Royal Enfield Super Meteor
|Engine||692 cc air-cooled overhead valve parallel-twin|
|Transmission||four-speed, chain final drive|
|Weight||410 pounds (190 kg) (wet)|
In 1953, the US export market led Royal Enfield to develop a 692 cc, overhead valve twin capable of 100 mph (160 km/h), which was launched as the Meteor. The engine was basically a modified 500 twin crankcase with 350 single (Bullet) pistons, valves and identical 90mm stroke length. In 1954, the Super Meteor was updated and fitted with a new cast alloy headlight nacelle (casquette) housing the speedometer, ammeter and light switch. During 1955, the dynamo and coil ignition was replaced with a Lucas magdyno. This model was replaced by the Super Meteor in 1956 that sported a brand new frame. Based on the Royal Enfield Meteor Minor 496 cc overhead valve engine, the new model had a strengthened crank and improved clutch. The frame was also strengthened to handle the increased torque. The gearbox was modified so that the gear shift lever was concentric with the kick-starter. The compression ratio was increased to 7.25:1; it was upgraded with Lucas alternator and Amal Monobloc carburettor. Modified engines, incorporating electric start, were also produced and supplied by the factory for the Berkeley B95 and B105 car models during 1959 and 1960. The Super Meteor and the sporty Constellation were replaced by the 736 cc Royal Enfield Interceptor in 1962.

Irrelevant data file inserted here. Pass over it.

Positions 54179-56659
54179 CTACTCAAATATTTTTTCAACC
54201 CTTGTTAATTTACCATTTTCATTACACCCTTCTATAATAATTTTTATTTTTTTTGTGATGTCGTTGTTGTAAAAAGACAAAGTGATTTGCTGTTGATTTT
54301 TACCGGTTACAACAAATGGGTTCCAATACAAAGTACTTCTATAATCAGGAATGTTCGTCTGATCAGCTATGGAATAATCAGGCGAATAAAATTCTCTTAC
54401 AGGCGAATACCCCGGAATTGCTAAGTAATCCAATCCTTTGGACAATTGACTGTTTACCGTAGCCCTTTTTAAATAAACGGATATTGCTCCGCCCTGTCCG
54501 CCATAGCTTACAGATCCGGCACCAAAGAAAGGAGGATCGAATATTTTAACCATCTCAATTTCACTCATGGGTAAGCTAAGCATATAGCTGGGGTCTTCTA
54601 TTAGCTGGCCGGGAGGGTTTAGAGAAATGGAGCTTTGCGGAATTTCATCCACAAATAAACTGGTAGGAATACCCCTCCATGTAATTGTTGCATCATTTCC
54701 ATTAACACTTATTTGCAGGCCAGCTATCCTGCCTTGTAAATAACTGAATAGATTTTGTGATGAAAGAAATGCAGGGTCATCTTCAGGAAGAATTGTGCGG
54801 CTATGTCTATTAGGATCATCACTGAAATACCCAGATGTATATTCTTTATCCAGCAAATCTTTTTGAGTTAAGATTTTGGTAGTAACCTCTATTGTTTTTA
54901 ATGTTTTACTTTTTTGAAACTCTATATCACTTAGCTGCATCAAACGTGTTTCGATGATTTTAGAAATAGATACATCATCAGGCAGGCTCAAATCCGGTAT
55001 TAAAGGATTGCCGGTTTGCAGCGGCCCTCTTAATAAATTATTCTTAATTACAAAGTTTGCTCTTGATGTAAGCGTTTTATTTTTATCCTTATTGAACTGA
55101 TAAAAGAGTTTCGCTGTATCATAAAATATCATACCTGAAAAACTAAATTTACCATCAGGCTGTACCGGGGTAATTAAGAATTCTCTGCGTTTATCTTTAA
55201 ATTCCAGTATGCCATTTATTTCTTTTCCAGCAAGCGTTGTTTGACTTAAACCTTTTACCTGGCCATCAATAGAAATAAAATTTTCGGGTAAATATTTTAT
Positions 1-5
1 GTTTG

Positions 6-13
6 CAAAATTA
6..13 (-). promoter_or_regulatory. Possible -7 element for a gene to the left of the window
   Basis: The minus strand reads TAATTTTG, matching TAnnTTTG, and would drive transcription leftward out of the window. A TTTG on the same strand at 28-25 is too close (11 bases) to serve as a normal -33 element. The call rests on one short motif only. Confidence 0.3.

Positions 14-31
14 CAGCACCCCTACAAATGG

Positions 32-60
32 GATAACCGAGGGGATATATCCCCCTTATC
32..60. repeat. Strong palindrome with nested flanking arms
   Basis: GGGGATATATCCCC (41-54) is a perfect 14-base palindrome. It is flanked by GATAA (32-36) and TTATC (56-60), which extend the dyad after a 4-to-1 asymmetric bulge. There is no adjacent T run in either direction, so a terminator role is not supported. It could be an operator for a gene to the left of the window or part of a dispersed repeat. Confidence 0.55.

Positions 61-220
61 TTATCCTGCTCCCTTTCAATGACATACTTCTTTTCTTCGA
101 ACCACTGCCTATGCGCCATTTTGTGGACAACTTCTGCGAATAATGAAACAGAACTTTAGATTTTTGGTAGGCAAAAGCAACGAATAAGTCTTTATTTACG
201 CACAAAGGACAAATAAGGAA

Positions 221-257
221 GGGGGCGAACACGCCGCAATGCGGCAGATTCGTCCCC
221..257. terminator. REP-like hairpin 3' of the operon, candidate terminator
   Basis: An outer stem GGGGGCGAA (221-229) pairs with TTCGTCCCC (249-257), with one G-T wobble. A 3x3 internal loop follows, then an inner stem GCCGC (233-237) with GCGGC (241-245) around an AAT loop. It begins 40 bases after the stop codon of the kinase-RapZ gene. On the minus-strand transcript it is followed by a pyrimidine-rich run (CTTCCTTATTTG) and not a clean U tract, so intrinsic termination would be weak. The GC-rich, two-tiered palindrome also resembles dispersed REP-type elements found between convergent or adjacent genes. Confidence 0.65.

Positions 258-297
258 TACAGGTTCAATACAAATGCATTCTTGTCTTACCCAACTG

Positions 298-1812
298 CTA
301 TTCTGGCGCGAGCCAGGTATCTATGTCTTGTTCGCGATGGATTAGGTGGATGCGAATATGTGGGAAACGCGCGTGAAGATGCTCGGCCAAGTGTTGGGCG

Anti-lock braking experiment
In 1958, a Royal Enfield Super Meteor was used by the Transport Research Laboratory to test the Maxaret anti-lock brake on motorcycles. The Maxaret works by detecting rapid decelerations of the wheel that may cause it to lock and releases and re-applies hydraulic pressure to the brake several times a second, keeping the average braking effort at the maximum that can be used by the road surface and tyre combination. The experiments demonstrated that anti-lock brakes could be of great value on motorcycles, where skidding is involved in a high proportion of accidents. Stopping distances were reduced in almost all the tests, compared with locked wheel braking, but particularly on slippery surfaces, where the improvement could be as much as 30 per cent. Royal Enfield's Technical Director at the time, Tony Wilson-Jones, saw little future in the system and it was not put into production by the company.